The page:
The particular embodiment of the processing unit and transmitter shown in FIG. 2 is a multipurpose one to which a number of different sensing devices, such as the panic button 35, fire detector 38, intrusion detector 31 or other devices may be connected. The interface (not shown) between the sensing devices such as 35, and the processing circuitry 36 is arranged so that the triggering of the device places a low signal on line 56 and on one of the input lines 57, 58 and 59. The details of the sensing devices 31, 35 and 38 as well as the interface will not be described in detail as these are well known in the art.
The processing circuit, such as 36, includes microcomputer 50, EE Prom 51, timer 53, inverter 54, ceramic resonator 62, resistors 63 through 66, capacitor 68 and diodes 70, 71 and 72. The processing circuit 36 also includes a power supply (not shown) which provides the voltage source required to use the circuitry, such as Vdd (75) and the ground, such as 76. Finally, the processing circuit 36 also includes a battery status circuit (not shown) which provides a low signal on line 60 when the battery charge drops below a certain level. The power supply and battery status circuits are know in the art.
The number 1 pin of microcomputer 50 is connected to ground through ceramic resonator 62 and to the Vdd voltage through resistor 63. The number 2 pin is connected to the Vdd voltage. The number 3 pin is connected to the number 26 pin. The number 28 pin is connected to the output of inverter 54 through resistor 64. The input of inverter 54 is connected to input line 56. The number 28 pin is also connected to the number 27 pin through resistor 65 and diode 70 in parallel, with the cathode of the diode toward the number 28 pin. The number 27 pin is also connected to ground through capacitor 68. The number 6 through 9 pins are connected to inputs 57 through 60. The number 24 pin is connected to the output of timer 53. The output of timer 53 is also connected to the input of inverter 54 through diode 71, with the cathode of the diode toward the timer. The number 25 pin is connected to the data output of EE Prom 51. The number 4 and 5 pins are connected to the system ground. The number 16 pin of the microcomputer 50 is connected to the (MR) input of timer 53 and to ground through resistor 66. The number 14 pin is connected to the input of inverter 54 through diode 72 with the cathode of the diode toward the microcomputer. The number 13 pin is connected to the power on input of the transmitter 15 and the number 17 pin is connected to the data input of the transmitter. The number 15 pin is connected to the power on input to the EE Prom 51. Pins 10, 11 and 12 are connected to the data input, chip select, and clock inputs, respectively, of EE Prom 51.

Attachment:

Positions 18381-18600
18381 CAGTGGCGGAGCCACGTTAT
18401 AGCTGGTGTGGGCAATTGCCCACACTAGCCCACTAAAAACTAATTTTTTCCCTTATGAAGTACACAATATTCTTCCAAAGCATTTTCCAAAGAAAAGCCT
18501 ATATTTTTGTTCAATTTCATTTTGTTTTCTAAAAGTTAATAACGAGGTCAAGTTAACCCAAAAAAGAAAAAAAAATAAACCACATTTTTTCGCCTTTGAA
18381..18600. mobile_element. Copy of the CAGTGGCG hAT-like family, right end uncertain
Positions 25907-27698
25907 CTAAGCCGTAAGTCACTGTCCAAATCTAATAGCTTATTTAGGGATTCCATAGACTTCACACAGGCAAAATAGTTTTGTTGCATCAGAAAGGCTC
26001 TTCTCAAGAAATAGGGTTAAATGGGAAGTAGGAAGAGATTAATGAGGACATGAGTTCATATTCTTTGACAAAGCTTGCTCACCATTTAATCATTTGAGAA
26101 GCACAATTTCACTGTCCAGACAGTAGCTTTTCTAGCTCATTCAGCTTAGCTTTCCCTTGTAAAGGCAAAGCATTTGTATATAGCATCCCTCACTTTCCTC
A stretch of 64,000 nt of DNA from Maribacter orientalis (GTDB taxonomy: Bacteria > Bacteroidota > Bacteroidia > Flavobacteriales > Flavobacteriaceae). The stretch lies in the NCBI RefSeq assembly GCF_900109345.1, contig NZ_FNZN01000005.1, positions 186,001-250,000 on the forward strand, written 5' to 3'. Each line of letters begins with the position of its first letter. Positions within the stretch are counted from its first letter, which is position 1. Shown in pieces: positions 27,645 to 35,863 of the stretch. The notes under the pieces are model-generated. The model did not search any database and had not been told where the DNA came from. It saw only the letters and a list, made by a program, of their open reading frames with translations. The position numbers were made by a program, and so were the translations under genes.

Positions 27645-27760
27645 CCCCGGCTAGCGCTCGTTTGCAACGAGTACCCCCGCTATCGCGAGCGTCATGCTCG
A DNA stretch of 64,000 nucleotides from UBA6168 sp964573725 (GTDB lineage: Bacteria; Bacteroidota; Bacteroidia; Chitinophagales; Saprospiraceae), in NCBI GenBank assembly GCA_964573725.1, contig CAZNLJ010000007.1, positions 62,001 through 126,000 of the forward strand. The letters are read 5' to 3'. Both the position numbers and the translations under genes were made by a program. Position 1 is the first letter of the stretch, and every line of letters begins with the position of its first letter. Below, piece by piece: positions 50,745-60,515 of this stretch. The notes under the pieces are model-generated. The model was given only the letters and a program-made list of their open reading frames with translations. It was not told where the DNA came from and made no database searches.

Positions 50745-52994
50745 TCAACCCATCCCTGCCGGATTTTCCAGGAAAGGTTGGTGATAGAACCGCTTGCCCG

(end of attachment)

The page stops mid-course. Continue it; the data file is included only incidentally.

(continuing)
FIG. 3 shows the various components associated with central unit 18 and their connections to microprocessor 80. These components include tape deck 81, interface 83, programming unit 85, interface 87, receiver 88, power supply 89, memory 90, parallel outputs 91, parallel inputs 92, serial outputs 93, remote function 94, oscillator 99, transistor 100, resistors 101 through 105 and capacitors 109 and 110. The number 2 and 3 pins of microprocessor 80 are connected to the programming inputs of the central unit 18. Programming unit 85 may be connected to these pins through an interface 87 or alternatively tape deck 81 may be connected through its interface 83. These components, 85 and 87 or 81 and 83, generally are connected only during the programming of the unit 18. The number 40 pin of microprocessor 80 is connected to the Vcc system voltage source and to the data output of receiver 88 through resistor 101. The data output of receiver 88 is also connected to pin 4 of the microprocessor. Pin 12 is connected to the carrier detect output of receiver 88 and to the Vcc voltage through resistor 102. The number 9 pin is connected to the drain of transistor 100 and to the Vcc voltage through resistor 103. The source of transistor 100 is connected to ground and the gate is connected to the reset output of the power supply 89. The power supply 89 provides the Vcc voltage 114 and a ground 115 for the system. The number 13 pin is connected to the Vcc voltage through resistor 104. The number 18 pin of microprocessor 80 is connected to the number 19 pin through oscillator 99 and to ground through capacitor 109. The number 19 pin is also connected to ground through capacitor 110. The number 20 pin is grounded and the number 31 pin is connected to ground through resistor 105. The number 6, 10, 11, 14 and 15 pins are connected to various remote functions, such as a modem, dialer etc. These functions include the telephone line 23 (FIG. 1). Pins 1, 7 and 8 are connected to the serial outputs which may include relays and other devices. The number 5 pin is connected to the reset input of the smoke detector auxiliary power circuit. The number 32-39 pins provide the parallel input/output function and are connected to both the parallel outputs, such relays, LED's 20 and buzzer 21 and to the parallel inputs, which may include hardwired inputs to various sensors (providing a hardwire option for the system) and to various status inputs such as the battery and the memory unit. The number 16, 17, and 21-30 pins are connected to the central memory unit 90.